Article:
Science fiction fandom is famous for tolerating or even embracing people lacking in social skills and these two have found happy homes in that world. But the conflicts of recent years are threatening it now. Although Rusch does not mention it by name she is clearly referring to the Sad Puppies debacle which reached its climax (or nadir, if you prefer) at the World Science Fiction convention in Spokane in 2015. I happened to attend that event and you can read my interpretation of it here. To oversimplify, there was a group of people who felt that the wrong people were getting awards, and those wrong folks seemed to be mostly women and people of color.
Spade gets a call from the eternally-testy Paladin who demands that he rush to a distant ranch in Texas where some SF writers decided that they know how to run a science fiction convention better than the SMoFs (Secret Masters of Fandom) like Spade. Their product is Unity Con which they were confident could settle the dispute between differing factions.
Instead one controversial writer, rumored to be a neo-Nazi, is dead under mysterious circumstances. Money from the con's account is vanishing. Can Spade, who despised the writer, solve both crimes before irreparable harm is done to his beloved community?
This is not a fair-play whodunit. The emphasis is on the characters, whom Rusch makes you care about, and that raises the stakes for the world that they care about as well.
Sunday, November 19, 2023
"Spear Carriers," by Richard Helms, in Ellery Queen Mystery Magazine, November/December 2023.
As far as I can tell, this is only the second time an author has appeared in my best-of column twice in the same month. Even more impressive (to me, at any rate), this is Helms' tenth story to make it here, which puts him in a tie for first place with Mark Thielman, Joseph S. Walker, and Terence Faherty.
Dave and Sam have bit parts in a Broadway play, as policemen. They only show up at the very end which leaves them with a lot of time on their hands. One night Dave goes out for a bite and the clerk gives him his food for free. "Thank you for your service."
This happens because Dave is wearing his costume - which is to say, something that looks very much like a police uniform.
Dave reports this to Sam who is the imaginative type. I'll bet you can think of some of the plans he comes up with. And being brighter than Sam you can probably foresee some of the things that could go wrong.
But not all of the ones Helms dreams up.
Clever plot and very funny writing.
"If we're caught, we'll be fired!" I yelled.
"We're actors!" Sam yelled back. "Getting fired is part of the deal!"
Sunday, September 17, 2017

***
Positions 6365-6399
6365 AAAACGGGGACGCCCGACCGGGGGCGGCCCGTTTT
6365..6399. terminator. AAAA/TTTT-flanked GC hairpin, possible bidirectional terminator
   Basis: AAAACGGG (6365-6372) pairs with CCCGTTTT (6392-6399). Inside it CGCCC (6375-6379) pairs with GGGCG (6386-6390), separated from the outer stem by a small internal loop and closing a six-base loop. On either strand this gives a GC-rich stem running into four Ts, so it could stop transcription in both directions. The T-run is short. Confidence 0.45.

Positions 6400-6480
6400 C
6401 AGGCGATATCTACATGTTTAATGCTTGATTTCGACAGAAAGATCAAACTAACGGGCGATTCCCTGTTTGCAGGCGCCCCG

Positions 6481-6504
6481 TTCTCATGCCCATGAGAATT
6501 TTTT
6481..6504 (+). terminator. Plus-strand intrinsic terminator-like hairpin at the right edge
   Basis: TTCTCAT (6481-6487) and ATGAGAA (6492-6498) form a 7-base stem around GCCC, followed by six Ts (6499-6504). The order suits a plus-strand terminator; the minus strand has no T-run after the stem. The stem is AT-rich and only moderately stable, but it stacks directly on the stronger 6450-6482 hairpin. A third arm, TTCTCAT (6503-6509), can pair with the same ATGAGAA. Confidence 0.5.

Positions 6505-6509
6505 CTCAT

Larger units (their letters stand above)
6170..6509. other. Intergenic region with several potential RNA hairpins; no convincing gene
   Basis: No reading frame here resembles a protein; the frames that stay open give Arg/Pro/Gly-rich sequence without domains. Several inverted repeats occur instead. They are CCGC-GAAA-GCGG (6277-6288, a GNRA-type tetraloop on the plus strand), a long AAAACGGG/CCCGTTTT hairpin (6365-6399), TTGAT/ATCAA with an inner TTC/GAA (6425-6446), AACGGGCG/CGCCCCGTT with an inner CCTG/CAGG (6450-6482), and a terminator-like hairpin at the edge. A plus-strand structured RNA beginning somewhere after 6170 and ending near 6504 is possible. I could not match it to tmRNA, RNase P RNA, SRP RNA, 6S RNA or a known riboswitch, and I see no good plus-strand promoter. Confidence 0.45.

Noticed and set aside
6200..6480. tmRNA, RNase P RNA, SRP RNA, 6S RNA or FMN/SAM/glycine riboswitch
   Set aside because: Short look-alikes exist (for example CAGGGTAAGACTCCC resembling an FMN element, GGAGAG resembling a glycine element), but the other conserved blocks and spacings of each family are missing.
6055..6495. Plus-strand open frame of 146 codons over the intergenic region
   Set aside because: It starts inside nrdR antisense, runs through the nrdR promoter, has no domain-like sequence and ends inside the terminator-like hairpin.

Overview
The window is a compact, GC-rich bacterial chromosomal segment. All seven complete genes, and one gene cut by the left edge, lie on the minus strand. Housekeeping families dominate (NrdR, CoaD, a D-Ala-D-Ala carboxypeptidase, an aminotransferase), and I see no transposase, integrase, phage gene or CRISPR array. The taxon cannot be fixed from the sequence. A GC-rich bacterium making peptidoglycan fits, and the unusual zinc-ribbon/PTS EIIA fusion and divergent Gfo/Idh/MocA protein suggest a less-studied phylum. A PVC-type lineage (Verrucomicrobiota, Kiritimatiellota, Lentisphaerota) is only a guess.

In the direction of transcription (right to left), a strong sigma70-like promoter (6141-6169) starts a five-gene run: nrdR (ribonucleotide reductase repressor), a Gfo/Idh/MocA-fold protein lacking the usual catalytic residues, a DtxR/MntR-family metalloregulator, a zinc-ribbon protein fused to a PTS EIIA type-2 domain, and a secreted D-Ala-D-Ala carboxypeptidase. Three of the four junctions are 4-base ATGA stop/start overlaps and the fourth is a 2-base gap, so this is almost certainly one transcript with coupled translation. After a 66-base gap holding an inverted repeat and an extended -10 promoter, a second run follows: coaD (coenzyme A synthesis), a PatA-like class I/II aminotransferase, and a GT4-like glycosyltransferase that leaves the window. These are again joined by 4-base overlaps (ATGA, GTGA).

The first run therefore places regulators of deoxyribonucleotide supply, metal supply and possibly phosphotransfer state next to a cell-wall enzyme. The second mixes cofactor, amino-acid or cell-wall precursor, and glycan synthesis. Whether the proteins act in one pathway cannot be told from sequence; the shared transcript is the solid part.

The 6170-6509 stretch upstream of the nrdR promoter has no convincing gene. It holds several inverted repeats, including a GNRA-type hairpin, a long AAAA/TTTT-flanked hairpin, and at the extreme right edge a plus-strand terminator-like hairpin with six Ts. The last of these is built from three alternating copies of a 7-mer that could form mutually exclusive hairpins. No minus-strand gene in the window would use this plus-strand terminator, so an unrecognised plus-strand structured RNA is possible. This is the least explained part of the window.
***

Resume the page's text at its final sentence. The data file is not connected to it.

This is the fifth appearance in this space by David Edgerley Gates, which ties him with James Powell, and leaves him topped only by Terence Faherty. It is his second showing here since he joined SleuthSayers where I also blog.
Somebody said the essence of story is this: throw your hero in a hole and drop rocks on him. Let's count how many rocks fall on Montana deputy Hector Moody.
His truck breaks down in the mountains miles from anywhere. No phone reception. A thunderstorm approaching fast. And oh yes, unknown to him, to prisoners have escaped from prison and they have already killed to stay free...
That's just the set-up. The situation will get much worse.
A real nail-biter, with terrific dialog.
Sunday, March 25, 2018
Correction made, thanks to Kevin Tipple.
Great title, huh? This is DuBois' seventh appearance in this blog, which ties him with Terence Faherty. It's not a typical DuBois story, being funnier and shorter than I am used to from him.
Sean Sullivan, our narrator, is an ex-Bostn cop, having lost his job in a reshuffle after a scandal. The only job he could find was as a patrolman in a small town called Walker, New Hampshire. He is still getting used to the place and the pace, and when some odd assignments come in he isn't sure whether someone is pranking the new boy.
For example Lon Kotkin claims he has seen a submarine in Walker Lake. Is he nuts, Sullivan asks the chief. "Compared to what?" is the reply.
I won't spoil the best line in the story by repeating it here, but it involves a bad guy asking a classic question and getting a rather startling reply.
It's a fun tale.
Sunday, May 15, 2016
The June issue of AHMM is awfully good, making it hard for me to pick winners. That's a better problem than the occasional weeks when I can't find a story I enjoy, so I won't complain.
This marks DuBois' sixth appearance in this space, tying him with Terence Faherty for first place.
It's 1946 in Boston. Billy Sullivan is a private eye with a guilty conscience because, as an Army MP, he spent most of the war out of harm's way, while his brother died in the infantry.
His client, Ronny Silver, is also having trouble with dealing with his war memories. But he recently spotted someone he knew from his time in Europe, a war correspondent who had promised to send the G.I.s photos. Ronny thinks if he can get those pictures he won't forget his buddies who died. Can Sullivan help him find the reporter?
If you have read any private eye fiction it won't be a spoiler if I tell you there is more going on than what appears on the surface. Interesting twists, interesting characters...